More than 300 unlined oil wastewater pits are being used in Kern County, California, without proper permits.
Local water officials have just completed a survey which revealed that more than one-third of the region's active disposal pits are operating without permission, the Los Angeles Times reported.
The pits are used by oil producers to dump chemical-laden wastewater left over after fracking and other oil drilling activities.
According to the newspaper, there are concerns that these previously unidentified waste sites could harm water quality at a time when California faces one of the most severe droughts on record and protecting groundwater supplies is paramount.
However, initial tests have found no evidence that groundwater has been tainted.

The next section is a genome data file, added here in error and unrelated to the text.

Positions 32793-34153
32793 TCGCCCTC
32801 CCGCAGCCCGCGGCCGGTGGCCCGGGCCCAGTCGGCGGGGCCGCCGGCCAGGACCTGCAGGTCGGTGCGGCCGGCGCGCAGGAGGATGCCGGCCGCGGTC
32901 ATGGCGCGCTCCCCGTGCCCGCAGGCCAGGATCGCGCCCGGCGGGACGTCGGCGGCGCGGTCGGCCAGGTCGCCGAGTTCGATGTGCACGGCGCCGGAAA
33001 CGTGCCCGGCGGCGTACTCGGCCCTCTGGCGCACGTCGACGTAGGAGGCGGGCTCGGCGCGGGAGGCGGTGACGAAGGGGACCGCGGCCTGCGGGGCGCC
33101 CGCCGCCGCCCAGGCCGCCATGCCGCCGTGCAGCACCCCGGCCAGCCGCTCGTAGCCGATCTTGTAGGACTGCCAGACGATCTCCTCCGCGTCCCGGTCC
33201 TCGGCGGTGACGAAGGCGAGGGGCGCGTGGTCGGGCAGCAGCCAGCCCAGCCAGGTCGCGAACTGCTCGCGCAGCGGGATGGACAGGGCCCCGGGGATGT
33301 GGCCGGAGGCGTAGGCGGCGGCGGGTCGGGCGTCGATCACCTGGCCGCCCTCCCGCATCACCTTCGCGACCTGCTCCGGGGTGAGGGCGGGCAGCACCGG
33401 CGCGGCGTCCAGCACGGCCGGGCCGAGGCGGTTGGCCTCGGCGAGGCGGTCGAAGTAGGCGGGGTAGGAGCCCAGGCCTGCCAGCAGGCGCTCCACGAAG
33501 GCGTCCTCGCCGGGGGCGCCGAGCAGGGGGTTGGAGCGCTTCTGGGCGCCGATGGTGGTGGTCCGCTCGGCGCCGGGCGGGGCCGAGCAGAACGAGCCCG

The possible existence of the unpermitted pits emerged when water officials compared their list of pit operators to a list compiled by the Division of Oil, Gas and Geothermal Resources. They found that the oil regulator's list contained at least 300 more waste pits than water officials had permitted.
Inspections of the wastewater sites began last spring and were completed this week.
The Central Valley Regional Water Quality Control Board will take action to address the problem, according to Clay Rodgers, assistant executive officer of the water board's Fresno office. He told the Times that the unregulated pits were a "significant problem" and the agency expects to issue around 200 enforcement orders.
In pits located near clean water sources, operators will be required to install monitor wells to test water quality.
In the long term, the water board will require remediation of some abandoned pits so that contaminants left behind don't pollute the air.
And more generally, the agency will publish a series of orders to more tightly control the operation of wastewater pits.
The aim is to protect water quality, Rodgers explained. "Our goal is not to shut anybody down, but by the same token, they do not own the waters beneath them. Those waters are for the public good."